Most bakeries in the humble neighborhood of La Timba could barely provide customers with baked goods this Monday. The security operation surrounding the Plaza of the Revolution for the US President’s visit to Havana prevented several workers in these state facilities from getting to the area during the morning. “With Obama, but without bread,” said an elderly woman who tried her luck at several places and went home with an empty bag.
Traffic was cut off on several major arteries and the Cuban capital on Monday was characterized by clusters of journalists everywhere. With each gathering, people speculated that soon the president’s car, known as The Beast, would come down their street. No one wants to miss the opportunity to get a picture on their mobile phone of the Obama family, which so far has generated very good feelings among Cubans.
“The eldest daughter is wearing sneakers,” marveled Yusimí, 36, who expected the dignitary’s family to be “more formal.” It has been a surprise and generated a lot of popular criticism that Raul Castro did not participate in the reception at the airport. People comment on the street that the US president held his own umbrella to protect himself from the rain, while Cuban officials relied on their sycophants to hold theirs.
The Cuban Art Factory in Vedado was surrounded by a hubbub this morning in advance of a visit by First Lady Michelle Obama. Word spread among the neighbors and in a few minutes the nearest streets were filled with onlookers. The presidential entourage set off spontaneous reactions of joy, despite the poor coverage on official TV of the American president’s visit.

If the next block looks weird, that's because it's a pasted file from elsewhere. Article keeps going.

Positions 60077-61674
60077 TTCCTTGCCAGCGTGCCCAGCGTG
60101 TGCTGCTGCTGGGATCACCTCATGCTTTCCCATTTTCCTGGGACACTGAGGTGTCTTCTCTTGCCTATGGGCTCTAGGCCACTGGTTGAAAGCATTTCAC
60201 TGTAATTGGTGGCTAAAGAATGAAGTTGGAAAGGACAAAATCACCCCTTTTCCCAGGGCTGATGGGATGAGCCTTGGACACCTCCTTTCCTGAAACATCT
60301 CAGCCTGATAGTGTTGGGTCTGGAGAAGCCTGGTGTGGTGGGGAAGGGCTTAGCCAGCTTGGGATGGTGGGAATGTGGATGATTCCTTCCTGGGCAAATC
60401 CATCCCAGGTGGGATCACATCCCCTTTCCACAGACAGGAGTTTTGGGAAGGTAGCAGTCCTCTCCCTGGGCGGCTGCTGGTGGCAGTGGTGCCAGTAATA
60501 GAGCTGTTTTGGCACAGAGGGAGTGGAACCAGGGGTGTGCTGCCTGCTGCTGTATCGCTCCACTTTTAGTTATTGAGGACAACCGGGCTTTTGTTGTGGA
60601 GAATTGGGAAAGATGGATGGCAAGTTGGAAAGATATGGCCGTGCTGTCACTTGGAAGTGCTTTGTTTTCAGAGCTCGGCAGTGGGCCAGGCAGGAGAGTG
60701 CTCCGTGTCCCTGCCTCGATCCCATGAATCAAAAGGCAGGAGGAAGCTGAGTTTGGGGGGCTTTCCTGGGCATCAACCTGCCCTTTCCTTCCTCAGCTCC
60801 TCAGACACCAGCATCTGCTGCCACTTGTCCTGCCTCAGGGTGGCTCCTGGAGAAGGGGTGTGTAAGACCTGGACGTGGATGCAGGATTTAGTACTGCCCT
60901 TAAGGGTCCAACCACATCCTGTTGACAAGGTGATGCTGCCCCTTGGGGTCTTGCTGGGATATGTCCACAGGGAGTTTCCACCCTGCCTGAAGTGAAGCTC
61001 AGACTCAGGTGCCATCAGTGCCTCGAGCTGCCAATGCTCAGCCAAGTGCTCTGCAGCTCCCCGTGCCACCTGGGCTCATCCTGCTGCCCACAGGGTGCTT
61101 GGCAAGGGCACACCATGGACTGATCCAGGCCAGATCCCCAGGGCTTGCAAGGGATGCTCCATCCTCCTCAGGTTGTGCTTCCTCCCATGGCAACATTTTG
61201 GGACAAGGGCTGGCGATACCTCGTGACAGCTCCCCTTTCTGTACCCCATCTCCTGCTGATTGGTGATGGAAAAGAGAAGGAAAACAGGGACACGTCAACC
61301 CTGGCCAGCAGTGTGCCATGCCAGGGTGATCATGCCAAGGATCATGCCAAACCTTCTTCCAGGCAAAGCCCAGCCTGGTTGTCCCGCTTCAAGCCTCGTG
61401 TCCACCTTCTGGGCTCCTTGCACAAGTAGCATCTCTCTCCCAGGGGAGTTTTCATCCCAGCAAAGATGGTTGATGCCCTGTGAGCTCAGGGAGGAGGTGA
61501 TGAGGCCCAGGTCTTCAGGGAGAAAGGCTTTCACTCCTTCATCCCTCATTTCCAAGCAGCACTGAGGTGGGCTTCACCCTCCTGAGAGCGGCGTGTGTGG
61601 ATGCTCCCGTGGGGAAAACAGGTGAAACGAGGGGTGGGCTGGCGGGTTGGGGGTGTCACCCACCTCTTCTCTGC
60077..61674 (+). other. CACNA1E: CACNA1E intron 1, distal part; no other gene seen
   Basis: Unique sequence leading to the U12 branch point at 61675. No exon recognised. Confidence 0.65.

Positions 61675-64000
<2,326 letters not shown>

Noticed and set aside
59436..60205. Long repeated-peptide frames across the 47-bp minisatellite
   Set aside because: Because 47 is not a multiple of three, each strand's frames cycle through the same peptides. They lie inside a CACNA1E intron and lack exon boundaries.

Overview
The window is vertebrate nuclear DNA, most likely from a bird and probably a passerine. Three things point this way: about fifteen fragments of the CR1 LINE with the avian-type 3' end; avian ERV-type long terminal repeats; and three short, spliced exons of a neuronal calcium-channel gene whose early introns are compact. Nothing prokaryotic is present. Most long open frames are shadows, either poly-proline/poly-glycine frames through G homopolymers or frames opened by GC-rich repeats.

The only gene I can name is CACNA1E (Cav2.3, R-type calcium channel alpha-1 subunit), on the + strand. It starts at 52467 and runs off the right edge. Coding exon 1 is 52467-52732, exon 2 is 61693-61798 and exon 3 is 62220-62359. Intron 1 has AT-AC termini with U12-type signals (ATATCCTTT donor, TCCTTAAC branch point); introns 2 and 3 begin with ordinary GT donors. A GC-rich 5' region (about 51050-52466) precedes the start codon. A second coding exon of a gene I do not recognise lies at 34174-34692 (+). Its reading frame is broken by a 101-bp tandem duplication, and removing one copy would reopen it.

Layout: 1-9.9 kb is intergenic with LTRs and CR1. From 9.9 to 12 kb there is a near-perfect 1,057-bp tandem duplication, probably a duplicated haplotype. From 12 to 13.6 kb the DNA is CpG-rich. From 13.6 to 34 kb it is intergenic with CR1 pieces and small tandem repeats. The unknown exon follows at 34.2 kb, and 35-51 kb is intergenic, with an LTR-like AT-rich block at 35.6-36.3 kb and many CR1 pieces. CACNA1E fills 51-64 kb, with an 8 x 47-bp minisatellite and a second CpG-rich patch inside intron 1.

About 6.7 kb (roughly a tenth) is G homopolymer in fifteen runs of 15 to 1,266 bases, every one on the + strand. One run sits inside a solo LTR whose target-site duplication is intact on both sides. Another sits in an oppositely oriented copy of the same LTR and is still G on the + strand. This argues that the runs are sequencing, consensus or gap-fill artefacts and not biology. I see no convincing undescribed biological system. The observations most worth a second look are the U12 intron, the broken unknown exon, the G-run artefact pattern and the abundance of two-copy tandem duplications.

“I had to come by way of Cerro Avenue because Boyeros Avenue is closed,” comments a man with a suitcase trying to get to the interprovincial Coubre Bus Station from Astro Station, a few yards from the Plaza of the Revolution. The collective taxis have also altered their routes to avoid the restricted areas.
“I had to go by interior streets, which are full of potholes because they didn’t fix them for the coming of Obama,” complains Rodney, driver of a deteriorated Cadillac that makes the trip between Fraternity Park and the Playa district. Several of his passengers in the car also criticized the closure of the shops and markets near places the occupant of the White House is expected to visit.
Residents of San Leopoldo, near San Rafael and Lealtad Streets, where Obama ate last night at the San Cristobal paladar (private restaurant), still couldn’t get over their astonishment. “He came here, to this neighborhood, which is not Miramar or Old Havana, said an astonished Xiomara, a flowerseller who heard the shouting last night and went out onto her balcony to find, “a ton of brand new cars.”
The menu the family asked for in the private restaurant is also the talk of the neighborhood. “A sirloin, m’ijo,” says the woman. “In this block there are children who have never eaten beef,” says Xiomara. The cup from which the president took a sip of Cuban coffee should “end up in a museum,” she says.
The choice of the restaurant, away from the most exclusive circuit, caused people to feel warmly for the president who so far has won the favor of ordinary people. However, his presence has paralyzed a city where it is already complicated to get around and buy food. “It’s making me crazy!” a woman shouted midday at the corner of Carlos III, after waiting more than an hour for a bus.